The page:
The Mayflower Autonomous Research Ship will cross the Atlantic without crew, conducting experiments and collecting vital oceanographic data.
A project to build the world’s first full-sized, fully autonomous, unmanned research ship and sail it across the Atlantic is under way at the University of Plymouth. The plan is that the multi-million-pound Mayflower Autonomous Research Ship, or ‘MARS’, will set sail in 2020, marking the 400th anniversary of the original Mayflower voyage from Plymouth, England, to Plymouth, Massachusetts, USA, carrying religious nonconformists to a new life.
MARS is being developed by Plymouth University, maritime drone specialist MSubs and yacht designer firm Shuttleworth Design. After it is built it will go through a year-long testing phase before it sets out on its mission.
“This historic symbolism of a ship crossing the Atlantic was greatly apparent to us,” says Brett Phaneuf, managing director of MSubs. “We began to ask ourselves, what if we could mark that occasion with something transformative; something that referenced that landmark sailing but pushed forward the boundaries of marine technology?”
The fully autonomous vessel, designed to celebrate the last 400 years of shipping, and in anticipation of the next 400 years, will be equipped with wind and solar energy technology to enable the world’s first fully independent voyage across the ocean.
“One of the key aims has always been to ensure the vessel is powered from renewable sources,” says Phaneuf. “There are some significant advancements in both solar panel technology and storage of that energy taking place right now, so we would be looking to tap into that emerging technology.”
While plans are for the MARS to be fully autonomous, strictly speaking, it’s not quite crewless; the ship will be attended by a team of high-tech drones, in a first for the shipping sector.
“There is a recognition that autonomous vehicle technology can help to address the challenges of working in conditions that might be described as dangerous, dull or dirty, but while the terrestrial sector pushes on with drone technology, the shipping industry has not embraced it yet,” says Phaneuf.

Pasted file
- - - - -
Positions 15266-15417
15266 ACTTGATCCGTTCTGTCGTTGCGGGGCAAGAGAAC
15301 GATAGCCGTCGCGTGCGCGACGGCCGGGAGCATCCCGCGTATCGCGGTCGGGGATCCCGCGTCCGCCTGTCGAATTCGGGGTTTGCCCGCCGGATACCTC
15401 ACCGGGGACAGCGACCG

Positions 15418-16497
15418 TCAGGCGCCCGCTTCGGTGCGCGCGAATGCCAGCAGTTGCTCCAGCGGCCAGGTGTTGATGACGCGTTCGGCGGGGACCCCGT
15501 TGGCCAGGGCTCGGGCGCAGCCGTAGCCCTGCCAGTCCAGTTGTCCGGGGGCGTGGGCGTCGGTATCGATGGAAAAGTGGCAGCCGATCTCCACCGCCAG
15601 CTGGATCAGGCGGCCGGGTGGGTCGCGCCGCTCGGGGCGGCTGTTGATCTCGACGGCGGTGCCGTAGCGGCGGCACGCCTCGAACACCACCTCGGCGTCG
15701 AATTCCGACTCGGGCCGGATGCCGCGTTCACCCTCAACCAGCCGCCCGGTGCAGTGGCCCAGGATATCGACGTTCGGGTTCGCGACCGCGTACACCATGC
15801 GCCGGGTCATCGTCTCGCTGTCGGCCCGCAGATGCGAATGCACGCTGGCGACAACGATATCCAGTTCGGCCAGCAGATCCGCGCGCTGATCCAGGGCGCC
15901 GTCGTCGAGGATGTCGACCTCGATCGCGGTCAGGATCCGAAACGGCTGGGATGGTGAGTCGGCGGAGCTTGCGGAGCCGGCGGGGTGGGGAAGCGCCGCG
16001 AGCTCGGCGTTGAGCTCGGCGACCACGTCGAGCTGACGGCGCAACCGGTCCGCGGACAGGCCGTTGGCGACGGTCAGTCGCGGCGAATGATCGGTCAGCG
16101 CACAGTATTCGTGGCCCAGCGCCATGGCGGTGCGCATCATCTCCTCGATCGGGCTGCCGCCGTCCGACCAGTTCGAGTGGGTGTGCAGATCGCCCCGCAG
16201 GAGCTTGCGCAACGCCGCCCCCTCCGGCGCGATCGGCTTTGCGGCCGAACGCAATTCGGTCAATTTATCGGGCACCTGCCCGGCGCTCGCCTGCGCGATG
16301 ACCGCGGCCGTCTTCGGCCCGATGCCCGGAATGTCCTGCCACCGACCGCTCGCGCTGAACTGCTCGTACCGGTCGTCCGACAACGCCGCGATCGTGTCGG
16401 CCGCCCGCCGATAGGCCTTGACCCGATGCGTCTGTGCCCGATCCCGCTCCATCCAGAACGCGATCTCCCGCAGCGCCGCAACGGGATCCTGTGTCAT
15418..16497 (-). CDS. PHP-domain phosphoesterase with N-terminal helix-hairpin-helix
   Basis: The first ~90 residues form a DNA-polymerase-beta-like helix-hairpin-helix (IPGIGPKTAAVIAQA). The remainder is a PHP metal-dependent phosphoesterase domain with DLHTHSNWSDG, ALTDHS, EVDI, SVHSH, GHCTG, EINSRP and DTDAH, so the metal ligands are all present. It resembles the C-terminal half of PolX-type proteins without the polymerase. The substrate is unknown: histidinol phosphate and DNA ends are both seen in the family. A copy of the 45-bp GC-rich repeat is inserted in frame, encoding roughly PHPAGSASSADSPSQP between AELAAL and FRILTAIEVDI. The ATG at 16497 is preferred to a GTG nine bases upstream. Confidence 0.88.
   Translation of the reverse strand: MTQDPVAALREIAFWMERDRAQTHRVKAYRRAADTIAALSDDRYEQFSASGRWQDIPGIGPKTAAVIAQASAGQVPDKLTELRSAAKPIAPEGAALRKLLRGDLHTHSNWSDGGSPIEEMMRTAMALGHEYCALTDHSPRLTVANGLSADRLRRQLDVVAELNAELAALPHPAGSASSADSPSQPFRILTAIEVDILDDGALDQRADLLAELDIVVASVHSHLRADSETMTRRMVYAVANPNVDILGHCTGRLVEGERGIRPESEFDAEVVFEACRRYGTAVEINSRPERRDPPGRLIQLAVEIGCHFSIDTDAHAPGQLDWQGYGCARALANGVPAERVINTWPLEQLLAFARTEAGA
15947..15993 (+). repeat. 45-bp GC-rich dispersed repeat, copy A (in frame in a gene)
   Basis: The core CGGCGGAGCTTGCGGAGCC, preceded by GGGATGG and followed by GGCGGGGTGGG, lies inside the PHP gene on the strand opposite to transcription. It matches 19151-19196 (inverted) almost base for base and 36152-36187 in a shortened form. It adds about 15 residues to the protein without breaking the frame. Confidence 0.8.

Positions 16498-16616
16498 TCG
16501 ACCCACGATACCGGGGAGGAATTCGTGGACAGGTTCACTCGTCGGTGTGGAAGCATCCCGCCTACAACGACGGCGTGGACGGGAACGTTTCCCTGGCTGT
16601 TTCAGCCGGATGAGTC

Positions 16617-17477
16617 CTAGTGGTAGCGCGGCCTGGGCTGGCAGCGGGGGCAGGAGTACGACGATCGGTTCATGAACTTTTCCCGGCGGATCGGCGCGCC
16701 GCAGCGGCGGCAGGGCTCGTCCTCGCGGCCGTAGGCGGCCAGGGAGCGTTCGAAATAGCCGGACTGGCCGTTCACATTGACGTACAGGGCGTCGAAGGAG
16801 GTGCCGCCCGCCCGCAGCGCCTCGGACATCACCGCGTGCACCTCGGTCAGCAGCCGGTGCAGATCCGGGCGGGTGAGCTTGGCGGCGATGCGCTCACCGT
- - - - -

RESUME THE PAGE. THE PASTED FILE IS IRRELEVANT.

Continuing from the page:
The MARS drones will not be responsible for steering the vessel through stormy seas, though: the ship will be equipped with navigation and collision avoidance systems. Rather, the drones will act as autonomous research assistants, collecting oceanographic data and conducting tests during the voyage.
Phaneuf explains: “The vessel will conduct all manner of meteorological, oceanographic and climate data-gathering and research. It is intended to house one or more modular payload bays into which a diverse range of mission equipment will be fitted to support the various research tasks.
“It’s too early to talk specifics, but in time we do envisage the vessel hosting a full suite of metocean sensors to conduct basic but persistent oceanographic, meteorological and climatological research.”
Among those sensors, MSubs plans to use an acoustic Doppler current profiler (ADCP) and Doppler velocity log (DVL) to monitor current, and a conductivity temperature depth (CTD) sensor to measure salinity, temperature and depth. There is also the potential to include deep-water bathymetric equipment, which, Phaneuf says, could prove especially valuable in collecting much-needed data on the deep ocean, particularly in the polar seas.
With optimum conditions, the Atlantic crossing could take as little as 7–10 days; however the researchers say that a longer journey time of 7–10 months, to increase the amount of data collected, could be on the cards.
Plymouth University is looking for commercial sponsors to support the MARS project, which is part of its ‘Shape the Future’ campaign. MARS is also expected to create a number of student internship opportunities.